While sea sickness is sometimes an unavoidable consequence of travelling the world’s oceans, there are forms of gastric illness arising on board ship that are completely preventable.
On a holiday cruise where passengers are in close proximity in a confined environment, it is vital that the highest standards of hygiene are maintained. If cleanliness standards slip then bacterial or viral infections can quickly spread around a ship in an unforgiving manner. Holiday sickness can turn even the best planned holiday into nightmare. The symptoms can be extremely unpleasant and it can end in financial disaster for the traveller.
Some of the most common infections reported on Cruise holidays are:
• E Coli
So, if this type of sea sickness strikes what legal remedies does a stricken passenger have available to them?
Most cruise holidays purchased in the United Kingdom are covered by the Package Travel Regulations 1992. Although the passenger may have travelled to many destinations, they are still covered by UK law and regulations, even when at sea.
The regulations state that both the cruise ship owner and tour operator owe a duty of care to anyone travelling on the vessel. This means that where sickness occurs as a result of poor maintenance, or lack of care, both can be liable to compensate the unfortunate victim.
Establishing a connection between the gastric illness and the standards of hygiene on board is crucial to making a successful compensation claim.
One particular case that recently attracted press attention was an out of court settlement reached by Fred Olsen Cruise Lines with a group of passengers who were alleged to have contracted gastric illness (also known as ‘norovirus’, or ‘winter vomiting virus’) while on board Boudicca. Passengers had expressed concerns about hygiene procedures on board the ship, which included inadequate cleaning of public areas and their cabins. The cruise company however denied liability.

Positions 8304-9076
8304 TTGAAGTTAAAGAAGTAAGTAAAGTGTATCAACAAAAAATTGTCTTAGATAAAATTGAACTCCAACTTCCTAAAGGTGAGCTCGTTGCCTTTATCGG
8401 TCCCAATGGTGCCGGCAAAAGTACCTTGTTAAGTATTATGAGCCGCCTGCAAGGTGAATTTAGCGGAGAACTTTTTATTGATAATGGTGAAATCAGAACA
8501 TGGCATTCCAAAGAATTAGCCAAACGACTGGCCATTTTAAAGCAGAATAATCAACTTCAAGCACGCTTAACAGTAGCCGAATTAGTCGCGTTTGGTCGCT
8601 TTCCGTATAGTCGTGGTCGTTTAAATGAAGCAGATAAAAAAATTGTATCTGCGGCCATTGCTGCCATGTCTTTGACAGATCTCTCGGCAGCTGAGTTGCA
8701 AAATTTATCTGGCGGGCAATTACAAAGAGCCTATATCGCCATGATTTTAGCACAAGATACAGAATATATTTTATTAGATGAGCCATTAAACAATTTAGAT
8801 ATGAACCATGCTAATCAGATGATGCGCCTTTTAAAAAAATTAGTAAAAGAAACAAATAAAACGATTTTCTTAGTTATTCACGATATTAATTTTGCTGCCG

There are strict time limits on bringing a claim for holiday sickness so it is important to act promptly, particularly as delay can make it more difficult to prove that the sickness was due to poor hygiene on board.
Away from the ocean waves and back on terra firma there are number of holiday hotspots which have the dubious honour of claiming the highest incidence of reported holiday illnesses. Egypt is particularly high on the list of these destinations. Statistically, a traveller is 500 times more likely to contract food poisoning in Sharm El Sheikh, Egypt than they are in Dubai. This is due to the drastic difference in hygiene standards between the two holiday destinations. Illnesses in Sharm El Sheikh are often caused by contaminated water, un-hygienically prepared food and poorly maintained swimming pools. In Dubai by contrast there are extremely strict systems in place to ensure that food is prepared hygienically, with hefty fines being imposed on those who do not comply.
The travelling public’s increasing awareness of their legal rights in the event of a holiday sickness arising can only be a positive thing as it will hopefully force a change to the standards the travel operators enforce both on board the vessels and at the resorts.
In the meantime if you have suffered for sickness whilst on a cruise or on holiday and would like to know where you stand, call our FREE LEGAL HELPLINE on 0808 139 1606.